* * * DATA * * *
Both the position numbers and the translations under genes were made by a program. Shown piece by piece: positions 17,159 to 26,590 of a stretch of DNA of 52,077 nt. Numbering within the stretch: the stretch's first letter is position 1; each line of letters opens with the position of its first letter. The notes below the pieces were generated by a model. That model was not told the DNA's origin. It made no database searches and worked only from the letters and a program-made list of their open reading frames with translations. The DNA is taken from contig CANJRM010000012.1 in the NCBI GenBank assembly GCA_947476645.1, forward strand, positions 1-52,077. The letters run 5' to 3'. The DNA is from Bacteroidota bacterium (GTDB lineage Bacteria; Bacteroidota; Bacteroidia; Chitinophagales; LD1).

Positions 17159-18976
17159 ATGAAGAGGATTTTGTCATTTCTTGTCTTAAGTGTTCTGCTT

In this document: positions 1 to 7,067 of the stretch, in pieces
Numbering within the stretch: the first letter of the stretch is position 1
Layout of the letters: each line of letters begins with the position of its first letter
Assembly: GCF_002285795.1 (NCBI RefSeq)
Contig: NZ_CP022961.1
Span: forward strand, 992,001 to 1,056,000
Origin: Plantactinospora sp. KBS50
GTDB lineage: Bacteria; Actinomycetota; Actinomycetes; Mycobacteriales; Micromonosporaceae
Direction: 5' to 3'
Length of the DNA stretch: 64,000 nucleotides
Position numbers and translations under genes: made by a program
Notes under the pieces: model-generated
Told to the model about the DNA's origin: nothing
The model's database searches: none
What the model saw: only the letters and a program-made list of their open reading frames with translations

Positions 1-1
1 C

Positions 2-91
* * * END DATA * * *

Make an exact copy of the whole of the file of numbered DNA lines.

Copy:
Both the position numbers and the translations under genes were made by a program. Shown piece by piece: positions 17,159 to 26,590 of a stretch of DNA of 52,077 nt. Numbering within the stretch: the stretch's first letter is position 1; each line of letters opens with the position of its first letter. The notes below the pieces were generated by a model. That model was not told the DNA's origin. It made no database searches and worked only from the letters and a program-made list of their open reading frames with translations. The DNA is taken from contig CANJRM010000012.1 in the NCBI GenBank assembly GCA_947476645.1, forward strand, positions 1-52,077. The letters run 5' to 3'. The DNA is from Bacteroidota bacterium (GTDB lineage Bacteria; Bacteroidota; Bacteroidia; Chitinophagales; LD1).

Positions 17159-18976
17159 ATGAAGAGGATTTTGTCATTTCTTGTCTTAAGTGTTCTGCTT

In this document: positions 1 to 7,067 of the stretch, in pieces
Numbering within the stretch: the first letter of the stretch is position 1
Layout of the letters: each line of letters begins with the position of its first letter
Assembly: GCF_002285795.1 (NCBI RefSeq)
Contig: NZ_CP022961.1
Span: forward strand, 992,001 to 1,056,000
Origin: Plantactinospora sp. KBS50
GTDB lineage: Bacteria; Actinomycetota; Actinomycetes; Mycobacteriales; Micromonosporaceae
Direction: 5' to 3'
Length of the DNA stretch: 64,000 nucleotides
Position numbers and translations under genes: made by a program
Notes under the pieces: model-generated
Told to the model about the DNA's origin: nothing
The model's database searches: none
What the model saw: only the letters and a program-made list of their open reading frames with translations

Positions 1-1
1 C

Positions 2-91